[time-nuts] I want a good micro-controller

wje wje at quackers.net
Sat Aug 16 12:10:18 EDT 2008

   You certainly don't need formal training to be a good programmer; I've
   seen plenty of code from CS grads that's terrible, and very nice code
   from art majors.
   In my book, a good program is one one that's organized logically, well
   documented, and performs the job it was designed to do. A god
   programmer is someone that produces such programs. That's it. The
   problem is that, with the advent PCs and easily-accessible programming
   tools, everyone thinks they can write code, and many can't. Then what
   you end up with is a tangled mess that's unmaintainable and
   It's interesting that any number of EE's will take great care in
   circuit design, but then throw together some poorly-designed code to
   run their beautiful circuit. But, this has been endemic in the hardware
   industry for as long as I've been around. Hardware companies frequently
   have the attitude that it's the hardware that's important and the
   software is just one of those minor bits that has to get tacked on.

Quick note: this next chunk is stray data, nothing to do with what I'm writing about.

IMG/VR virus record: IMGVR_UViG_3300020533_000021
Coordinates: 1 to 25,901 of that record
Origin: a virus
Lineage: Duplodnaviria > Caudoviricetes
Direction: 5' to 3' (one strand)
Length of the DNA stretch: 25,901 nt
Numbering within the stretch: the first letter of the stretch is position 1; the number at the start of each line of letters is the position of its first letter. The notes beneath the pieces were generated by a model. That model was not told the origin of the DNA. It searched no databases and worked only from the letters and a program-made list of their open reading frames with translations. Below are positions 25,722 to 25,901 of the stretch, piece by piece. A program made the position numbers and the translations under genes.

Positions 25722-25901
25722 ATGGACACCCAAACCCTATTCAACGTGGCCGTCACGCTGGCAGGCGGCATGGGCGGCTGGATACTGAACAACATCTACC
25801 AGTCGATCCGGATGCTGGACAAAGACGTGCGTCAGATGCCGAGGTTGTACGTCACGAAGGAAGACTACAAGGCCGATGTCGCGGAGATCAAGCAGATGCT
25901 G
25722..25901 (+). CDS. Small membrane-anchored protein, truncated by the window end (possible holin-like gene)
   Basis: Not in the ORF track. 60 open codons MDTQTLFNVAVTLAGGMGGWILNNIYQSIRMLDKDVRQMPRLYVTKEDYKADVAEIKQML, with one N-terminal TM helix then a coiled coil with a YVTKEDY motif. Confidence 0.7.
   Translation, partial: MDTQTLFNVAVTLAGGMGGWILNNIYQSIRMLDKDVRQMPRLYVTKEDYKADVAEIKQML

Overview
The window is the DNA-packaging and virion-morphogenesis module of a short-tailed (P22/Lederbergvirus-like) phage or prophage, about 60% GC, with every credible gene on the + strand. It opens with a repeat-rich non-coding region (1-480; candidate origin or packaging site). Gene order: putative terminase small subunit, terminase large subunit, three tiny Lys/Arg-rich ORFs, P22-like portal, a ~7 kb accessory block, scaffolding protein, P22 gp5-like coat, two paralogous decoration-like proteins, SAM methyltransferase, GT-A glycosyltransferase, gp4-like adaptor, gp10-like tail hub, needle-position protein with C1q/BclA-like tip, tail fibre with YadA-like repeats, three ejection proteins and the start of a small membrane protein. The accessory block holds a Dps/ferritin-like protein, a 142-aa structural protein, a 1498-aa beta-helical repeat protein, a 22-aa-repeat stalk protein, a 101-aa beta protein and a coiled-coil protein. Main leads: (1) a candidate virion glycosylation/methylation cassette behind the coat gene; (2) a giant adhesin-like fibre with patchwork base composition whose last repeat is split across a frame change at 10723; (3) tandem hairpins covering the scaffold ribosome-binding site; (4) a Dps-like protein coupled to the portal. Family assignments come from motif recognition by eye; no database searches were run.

This was true even for some companies that should have known better;
   there were plenty of HW engineers I ran into back in the old Digital
   days that, even though they were building minicomputers, really
   considered software an unfortunate requirement that had to be shipped
   with their beautiful hardware.
   Ah well, this is really wandering off-topic and my blood pressure's
   going up. I think I'll go write some C code for an 8-bit micro to calm
   down. And yes, I use vi. :)
Bill Ezell
They said 'Windows or better'
so I used Linux.

   Scott Newell wrote:

At 07:36 AM 8/16/2008, wje wrote:

I have both EE and CS degrees, and I work in both worlds. In my humble
(but completely accurate and stable) opinion, Basic is not a programming
language. It's a tool of Satan designed to convince people that they are
programmers when they really should stick to their janitorial duties.
This is a subset of the general problem that everyone thinks they are
programmers, and usually think their code is perfect. But, that's a rant
for a different audience.

So, how do you tell if you're not a programmer, but pretending to be
one?  My code is far from perfect, but it can usually be made to get
the job done.  I try not to cut too many corners, and the ones that I
do cut bother me.  But when you're the lone programmer on projects,
it's hard to know if you're crummy or decent, since there's no one to
measure against.  (Of course, there's the metric of 'product shipped,
product works, bossman happy, paycheck cashed', but that doesn't
distinguish between good and bad programmers, just programmers that
can fool others along with themselves.)

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